Using Principal Components Regression (PCR) to Predict the Nexus between Institutional Training and Development Programs and Employer Performance in Private Universities in Ghana

Keywords: Training, Development, Employer, Performance

Abstract

Aim: This study examined the nexus between institutional training and development and employee performance from private universities in Ghana using Principal Components Regression (PCR).
Methodology: The study employed exploratory design through the quantitative and cross-sectional survey methods for data collection. The questionnaires were administered t0 384 respondents from the private universities.
Findings: The study revealed that training on leadership behaviour and development modules is more prevalent in the private universities in Ghana (M= 3.2669, SD = 0.6918, Skewness = -0.8262, p-value = 0.0000). The correlation results revealed a significant positive relationship between on-job training (r=0.3570*, p-value = 0.000), off-job training (r= 0.2893*, p-value = 0.000), training on leadership behaviours (r=0.4019*, p-value = 0.000) and training on development modules and employee performance (r=0.5917*, p-value = 0.000). Using PCR, the results revealed that there is a significant combined effect of on-job training, off-job training, training on leadership behaviour and development modules on employees’ performance (F-statistic = 54.512, p-value =0.000<0.05).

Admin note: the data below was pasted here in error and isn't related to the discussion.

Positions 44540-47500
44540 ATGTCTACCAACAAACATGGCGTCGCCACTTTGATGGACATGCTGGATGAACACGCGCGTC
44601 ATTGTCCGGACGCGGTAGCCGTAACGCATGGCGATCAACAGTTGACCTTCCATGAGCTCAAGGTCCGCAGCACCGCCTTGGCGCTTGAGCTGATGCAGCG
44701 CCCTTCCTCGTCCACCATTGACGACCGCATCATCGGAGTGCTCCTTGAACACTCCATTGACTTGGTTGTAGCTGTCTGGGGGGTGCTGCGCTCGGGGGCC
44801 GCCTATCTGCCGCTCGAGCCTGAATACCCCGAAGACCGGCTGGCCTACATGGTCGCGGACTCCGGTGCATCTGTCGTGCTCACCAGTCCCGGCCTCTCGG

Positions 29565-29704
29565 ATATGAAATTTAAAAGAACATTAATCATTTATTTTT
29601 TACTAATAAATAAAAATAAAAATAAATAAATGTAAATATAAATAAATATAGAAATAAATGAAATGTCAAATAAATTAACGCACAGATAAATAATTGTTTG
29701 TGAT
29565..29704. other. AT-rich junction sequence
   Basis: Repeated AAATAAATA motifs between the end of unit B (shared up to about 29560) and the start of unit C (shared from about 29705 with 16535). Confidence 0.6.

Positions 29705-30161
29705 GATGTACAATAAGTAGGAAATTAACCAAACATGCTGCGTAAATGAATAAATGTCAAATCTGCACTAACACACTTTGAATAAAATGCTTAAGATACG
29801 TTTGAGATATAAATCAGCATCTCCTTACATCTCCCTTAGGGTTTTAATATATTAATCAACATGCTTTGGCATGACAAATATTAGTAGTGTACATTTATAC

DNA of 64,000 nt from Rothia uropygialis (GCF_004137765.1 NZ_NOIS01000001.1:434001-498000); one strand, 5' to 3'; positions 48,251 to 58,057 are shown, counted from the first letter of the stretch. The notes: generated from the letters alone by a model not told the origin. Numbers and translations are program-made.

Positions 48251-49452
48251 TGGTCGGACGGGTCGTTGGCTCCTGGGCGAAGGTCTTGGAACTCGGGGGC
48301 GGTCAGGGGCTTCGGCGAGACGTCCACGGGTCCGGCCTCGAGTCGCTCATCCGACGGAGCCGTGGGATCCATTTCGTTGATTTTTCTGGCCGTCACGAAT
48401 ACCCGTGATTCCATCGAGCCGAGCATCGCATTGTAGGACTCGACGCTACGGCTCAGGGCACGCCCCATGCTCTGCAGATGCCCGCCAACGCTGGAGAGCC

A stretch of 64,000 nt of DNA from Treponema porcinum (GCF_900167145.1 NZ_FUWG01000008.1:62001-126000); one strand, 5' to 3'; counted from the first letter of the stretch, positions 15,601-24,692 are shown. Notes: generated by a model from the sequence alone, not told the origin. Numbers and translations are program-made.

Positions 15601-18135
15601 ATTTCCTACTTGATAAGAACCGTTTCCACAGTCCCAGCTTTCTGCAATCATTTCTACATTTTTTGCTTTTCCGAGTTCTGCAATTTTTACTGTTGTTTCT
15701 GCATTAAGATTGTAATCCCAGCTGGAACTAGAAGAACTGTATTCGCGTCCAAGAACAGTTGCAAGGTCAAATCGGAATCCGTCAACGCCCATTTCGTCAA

Recommendation: it is recommended that private universities intensify more efforts to train their employees. Also,institutional training and development programmes at the private universities in Ghana should emphasized more on-job training and off-job training and further improve their activities of development modules training and leadership.

Published
2023-12-01
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How to Cite
Ntumi, S. (2023). Using Principal Components Regression (PCR) to Predict the Nexus between Institutional Training and Development Programs and Employer Performance in Private Universities in Ghana. Shanlax International Journal of Education, 12(1), 86-103. https://doi.org/10.34293/education.v12i1.6835
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Articles